Connolly viewed elections to such parliaments from the viewpoint of radical revolutionary democracy. Nor was he averse to armed action, as we know. He was clear too that the democracy of Parliament is in short the democracy of Capitalism. Capitalism gives to the worker the right to choose his master, but insists that the fact of Master-ship shall remain unquestioned; Parliamentary Democracy gives to the worker the right to a voice in the selection of his rulers but insists that he shall bend as a subject to be ruled. The fundamental feature of both in their relation to the worker is that they imply his continued subjection to a ruling class once his choice of the personnel of the rulers is made.
Connolly set up the Irish Socialist Republican Party to contest council elections and stated that “our candidate will, therefore, take his stand unflinchingly upon the basic principles of Socialism, and the fact of his stand thereon will be the pledge of his fidelity to the interests of the working class.”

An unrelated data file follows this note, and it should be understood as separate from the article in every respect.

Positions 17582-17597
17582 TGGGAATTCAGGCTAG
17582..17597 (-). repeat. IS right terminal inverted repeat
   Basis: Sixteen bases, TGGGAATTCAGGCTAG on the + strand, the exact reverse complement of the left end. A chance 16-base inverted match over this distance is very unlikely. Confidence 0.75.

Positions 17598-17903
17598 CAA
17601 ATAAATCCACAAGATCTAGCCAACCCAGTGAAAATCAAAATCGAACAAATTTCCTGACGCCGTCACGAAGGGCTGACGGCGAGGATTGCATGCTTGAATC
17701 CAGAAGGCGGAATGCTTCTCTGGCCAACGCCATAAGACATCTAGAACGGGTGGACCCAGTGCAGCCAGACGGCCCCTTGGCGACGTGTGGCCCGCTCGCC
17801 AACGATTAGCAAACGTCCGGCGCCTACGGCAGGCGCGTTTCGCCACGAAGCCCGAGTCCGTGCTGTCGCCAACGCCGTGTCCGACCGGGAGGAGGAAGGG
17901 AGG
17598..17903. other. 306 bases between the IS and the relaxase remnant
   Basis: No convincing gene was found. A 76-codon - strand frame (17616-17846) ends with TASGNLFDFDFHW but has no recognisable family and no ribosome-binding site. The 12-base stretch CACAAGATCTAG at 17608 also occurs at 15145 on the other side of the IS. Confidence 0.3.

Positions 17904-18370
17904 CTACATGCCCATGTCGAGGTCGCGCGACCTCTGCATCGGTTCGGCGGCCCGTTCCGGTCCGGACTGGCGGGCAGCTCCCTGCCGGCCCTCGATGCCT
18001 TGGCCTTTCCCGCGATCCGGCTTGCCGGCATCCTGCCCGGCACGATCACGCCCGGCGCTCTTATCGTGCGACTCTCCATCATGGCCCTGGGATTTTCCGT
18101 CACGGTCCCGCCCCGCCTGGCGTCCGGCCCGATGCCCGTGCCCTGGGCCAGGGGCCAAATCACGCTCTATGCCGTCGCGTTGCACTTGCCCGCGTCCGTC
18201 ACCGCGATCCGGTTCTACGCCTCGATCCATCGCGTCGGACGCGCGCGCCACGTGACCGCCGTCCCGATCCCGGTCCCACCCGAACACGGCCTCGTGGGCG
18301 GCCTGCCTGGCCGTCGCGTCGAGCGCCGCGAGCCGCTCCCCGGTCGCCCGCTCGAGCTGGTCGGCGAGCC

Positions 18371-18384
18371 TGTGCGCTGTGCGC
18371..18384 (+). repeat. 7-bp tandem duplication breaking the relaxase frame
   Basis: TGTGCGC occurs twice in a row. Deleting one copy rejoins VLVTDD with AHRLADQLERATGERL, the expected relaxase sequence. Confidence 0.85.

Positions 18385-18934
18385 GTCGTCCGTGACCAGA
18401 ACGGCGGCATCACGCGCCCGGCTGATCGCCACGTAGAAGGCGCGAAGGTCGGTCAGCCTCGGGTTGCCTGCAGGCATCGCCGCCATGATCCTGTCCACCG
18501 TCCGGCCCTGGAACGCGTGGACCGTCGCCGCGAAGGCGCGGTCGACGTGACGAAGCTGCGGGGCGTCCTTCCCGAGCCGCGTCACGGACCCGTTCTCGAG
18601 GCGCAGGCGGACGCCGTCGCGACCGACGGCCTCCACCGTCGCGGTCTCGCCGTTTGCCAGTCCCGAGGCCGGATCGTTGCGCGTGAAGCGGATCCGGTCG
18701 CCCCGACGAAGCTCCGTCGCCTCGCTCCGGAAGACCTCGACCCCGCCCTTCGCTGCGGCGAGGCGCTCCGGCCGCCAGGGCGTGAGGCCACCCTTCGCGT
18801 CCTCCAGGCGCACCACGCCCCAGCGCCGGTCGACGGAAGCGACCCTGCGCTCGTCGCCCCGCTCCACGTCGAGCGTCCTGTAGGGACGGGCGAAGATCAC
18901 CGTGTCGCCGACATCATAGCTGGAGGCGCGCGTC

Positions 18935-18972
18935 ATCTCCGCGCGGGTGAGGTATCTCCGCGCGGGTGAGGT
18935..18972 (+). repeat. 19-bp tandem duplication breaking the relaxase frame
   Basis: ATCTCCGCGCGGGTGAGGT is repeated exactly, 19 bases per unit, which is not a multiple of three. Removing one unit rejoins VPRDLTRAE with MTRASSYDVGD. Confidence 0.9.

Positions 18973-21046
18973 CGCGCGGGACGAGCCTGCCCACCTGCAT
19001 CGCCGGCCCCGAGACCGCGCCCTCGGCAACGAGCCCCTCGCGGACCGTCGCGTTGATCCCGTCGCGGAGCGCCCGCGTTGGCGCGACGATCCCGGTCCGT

Marx too supported the notion of parliamentary intervention by revolutionaries. He wrote: “Implacable opposition to the state does not always rule out orientation towards elections […].” based on “flexible tactics and firm principles […]” – not “rigid tactics and flexible principles.”
He went on to reiterate that the working class “need to prepare for power.” This would make sense, as the working class generally are excluded from and know little about how the machinations of power actually work on and in their lives, daily. The trick, of course, is not only to be able to take power but, most of all, to ensure that power is retained in the face of the sure-to-arrive counter-revolutions.
Engels and Marx were forthright in saying that “elections and parliament […] used […] alongside illegal means […] for the purpose of building support and raising Socialist consciousness among the working class” were necessary, but that “electoral victories were subordinate to independent working class political action.”
Engels on elections said that “it accurately informed us of our own strength and that of the opposing […] parties […] a means second to none of getting in touch with the mass of the people where they still stand aloof from us […]” He also warned against opportunism (reformism) and in particular “honest opportunism,” or short-termism, as the most dangerous of all.